Date of Conferral
Doctor of Business Administration (D.B.A.)
The ability to sustain small businesses operating in war-torn areas is important not only to the business owners, but also to foreign communities receiving United States contract services for recovery from widespread decimation. While all small businesses address a wide range of issues, businesses operating in war-torn areas also face cultural diversity, local regulations, and potential threats to employee safety. The conceptual framework for this exploratory multiple case study was transformational-transactional leadership theory, guiding the research to discover traits and strategies of successful leaders in the population of small businesses that were profitable beyond 5 years while operating in the war-torn area of Afghanistan. In addition to participant questionnaires and review of the businesses' balance sheets, income statements, and tax returns, data were collected from 3 CEO participants in face-to-face, semistructured interviews. Participants' verbatim comments were analyzed via thematic analysis. The coding system evolved from applying preliminary codes to a small sample of data and reiteratively refining the codes as prominent themes emerged. Participants identified unique challenges of working with a multinational workforce. There were 3 primary findings: successful leaders used elements of both transformational and transactional leadership; the most important strategy was gaining knowledge of regional infrastructure and customs; and successful leaders used management assistance. These findings may contribute to social change by prompting small business leaders to re-examine their perspectives on workforce diversity; they will also enable leaders who provide services overseas to realize profitable business goals while contributing to foreign local economies.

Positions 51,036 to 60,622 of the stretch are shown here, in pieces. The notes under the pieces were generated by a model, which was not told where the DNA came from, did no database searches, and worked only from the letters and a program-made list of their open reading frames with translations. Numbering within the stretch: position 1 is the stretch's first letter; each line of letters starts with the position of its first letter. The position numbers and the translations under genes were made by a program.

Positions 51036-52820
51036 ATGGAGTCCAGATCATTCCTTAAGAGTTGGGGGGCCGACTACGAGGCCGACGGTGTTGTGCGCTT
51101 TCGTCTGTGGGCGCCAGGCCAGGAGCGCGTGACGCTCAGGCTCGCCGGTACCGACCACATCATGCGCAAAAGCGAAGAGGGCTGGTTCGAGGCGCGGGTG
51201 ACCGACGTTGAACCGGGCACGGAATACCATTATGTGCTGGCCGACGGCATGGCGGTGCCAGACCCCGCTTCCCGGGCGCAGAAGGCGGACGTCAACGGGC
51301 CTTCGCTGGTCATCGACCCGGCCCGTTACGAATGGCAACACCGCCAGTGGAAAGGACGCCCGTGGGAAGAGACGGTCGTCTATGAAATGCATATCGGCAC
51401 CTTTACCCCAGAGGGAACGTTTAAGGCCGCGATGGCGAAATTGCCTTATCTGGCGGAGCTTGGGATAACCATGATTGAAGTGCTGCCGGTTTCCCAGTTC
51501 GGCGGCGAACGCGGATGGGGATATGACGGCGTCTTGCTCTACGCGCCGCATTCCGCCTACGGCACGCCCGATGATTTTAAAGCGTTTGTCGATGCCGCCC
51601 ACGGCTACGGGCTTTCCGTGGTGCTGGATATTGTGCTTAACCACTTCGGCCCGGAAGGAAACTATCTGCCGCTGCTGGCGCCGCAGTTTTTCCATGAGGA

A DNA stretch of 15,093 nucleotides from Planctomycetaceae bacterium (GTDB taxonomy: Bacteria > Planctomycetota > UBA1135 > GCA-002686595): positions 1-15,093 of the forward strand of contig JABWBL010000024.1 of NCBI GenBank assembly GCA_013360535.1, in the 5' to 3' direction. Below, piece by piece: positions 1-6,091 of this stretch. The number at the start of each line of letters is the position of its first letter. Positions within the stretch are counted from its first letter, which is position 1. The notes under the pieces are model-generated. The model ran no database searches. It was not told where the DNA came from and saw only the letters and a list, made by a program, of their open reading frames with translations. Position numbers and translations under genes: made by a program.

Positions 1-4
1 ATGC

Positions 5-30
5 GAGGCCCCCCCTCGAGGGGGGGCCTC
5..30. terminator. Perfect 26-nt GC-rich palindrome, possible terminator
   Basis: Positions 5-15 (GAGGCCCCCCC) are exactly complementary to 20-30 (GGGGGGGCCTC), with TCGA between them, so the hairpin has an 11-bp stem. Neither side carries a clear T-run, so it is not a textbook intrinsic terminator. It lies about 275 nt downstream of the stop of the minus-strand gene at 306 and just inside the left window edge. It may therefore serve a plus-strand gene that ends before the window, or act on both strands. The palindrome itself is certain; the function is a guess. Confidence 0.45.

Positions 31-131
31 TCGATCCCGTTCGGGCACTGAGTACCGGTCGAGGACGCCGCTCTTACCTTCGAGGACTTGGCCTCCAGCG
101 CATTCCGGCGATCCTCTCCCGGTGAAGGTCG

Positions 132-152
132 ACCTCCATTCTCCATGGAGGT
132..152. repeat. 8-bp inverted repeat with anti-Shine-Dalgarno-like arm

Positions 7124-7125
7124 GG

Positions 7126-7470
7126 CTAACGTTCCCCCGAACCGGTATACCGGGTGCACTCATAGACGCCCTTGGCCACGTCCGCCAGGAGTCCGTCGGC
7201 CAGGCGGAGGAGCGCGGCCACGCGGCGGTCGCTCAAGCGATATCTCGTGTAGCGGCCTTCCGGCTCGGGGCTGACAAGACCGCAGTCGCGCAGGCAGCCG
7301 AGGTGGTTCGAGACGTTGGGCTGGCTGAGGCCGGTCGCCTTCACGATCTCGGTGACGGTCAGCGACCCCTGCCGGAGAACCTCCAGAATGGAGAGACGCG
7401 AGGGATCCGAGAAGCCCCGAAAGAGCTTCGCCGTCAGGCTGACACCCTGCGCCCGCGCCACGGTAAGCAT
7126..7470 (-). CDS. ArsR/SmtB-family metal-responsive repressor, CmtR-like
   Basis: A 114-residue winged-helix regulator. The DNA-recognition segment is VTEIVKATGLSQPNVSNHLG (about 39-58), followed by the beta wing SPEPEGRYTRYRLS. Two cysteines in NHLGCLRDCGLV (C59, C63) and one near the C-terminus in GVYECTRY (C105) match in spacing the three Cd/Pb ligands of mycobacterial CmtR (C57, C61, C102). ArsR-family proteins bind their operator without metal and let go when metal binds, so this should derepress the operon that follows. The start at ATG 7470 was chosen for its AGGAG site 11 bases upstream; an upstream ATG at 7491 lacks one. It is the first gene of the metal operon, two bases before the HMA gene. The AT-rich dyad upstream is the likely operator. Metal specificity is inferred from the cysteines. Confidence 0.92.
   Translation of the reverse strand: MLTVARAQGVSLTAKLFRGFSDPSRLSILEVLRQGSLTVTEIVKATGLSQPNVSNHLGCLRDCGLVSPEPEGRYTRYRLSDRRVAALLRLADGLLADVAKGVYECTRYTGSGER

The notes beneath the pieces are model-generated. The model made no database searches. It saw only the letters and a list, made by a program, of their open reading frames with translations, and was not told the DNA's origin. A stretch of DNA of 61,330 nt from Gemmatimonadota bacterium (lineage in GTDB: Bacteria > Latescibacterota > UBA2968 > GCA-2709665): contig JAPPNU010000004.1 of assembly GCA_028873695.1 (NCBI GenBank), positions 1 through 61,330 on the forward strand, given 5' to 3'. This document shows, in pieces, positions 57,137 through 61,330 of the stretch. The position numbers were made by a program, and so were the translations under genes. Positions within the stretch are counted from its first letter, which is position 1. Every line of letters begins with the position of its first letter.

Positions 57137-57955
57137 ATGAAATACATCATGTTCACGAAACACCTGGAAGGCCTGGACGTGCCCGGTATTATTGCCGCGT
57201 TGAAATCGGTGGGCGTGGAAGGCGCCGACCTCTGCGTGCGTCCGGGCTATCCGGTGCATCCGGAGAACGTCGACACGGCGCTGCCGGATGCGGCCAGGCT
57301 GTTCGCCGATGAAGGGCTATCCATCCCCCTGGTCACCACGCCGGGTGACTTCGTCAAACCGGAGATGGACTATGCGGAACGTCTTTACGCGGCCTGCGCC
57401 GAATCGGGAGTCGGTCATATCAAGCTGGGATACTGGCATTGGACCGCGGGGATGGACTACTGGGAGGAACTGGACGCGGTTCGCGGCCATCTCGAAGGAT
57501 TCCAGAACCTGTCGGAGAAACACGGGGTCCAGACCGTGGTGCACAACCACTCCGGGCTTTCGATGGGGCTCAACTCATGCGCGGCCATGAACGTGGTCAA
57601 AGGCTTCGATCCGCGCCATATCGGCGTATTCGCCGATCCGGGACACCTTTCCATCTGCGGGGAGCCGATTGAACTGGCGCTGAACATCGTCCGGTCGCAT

Barton, Eric Wayne, "Perceived Best Practices of Small Business Executives in War Zones" (2016). Walden Dissertations and Doctoral Studies. 2470.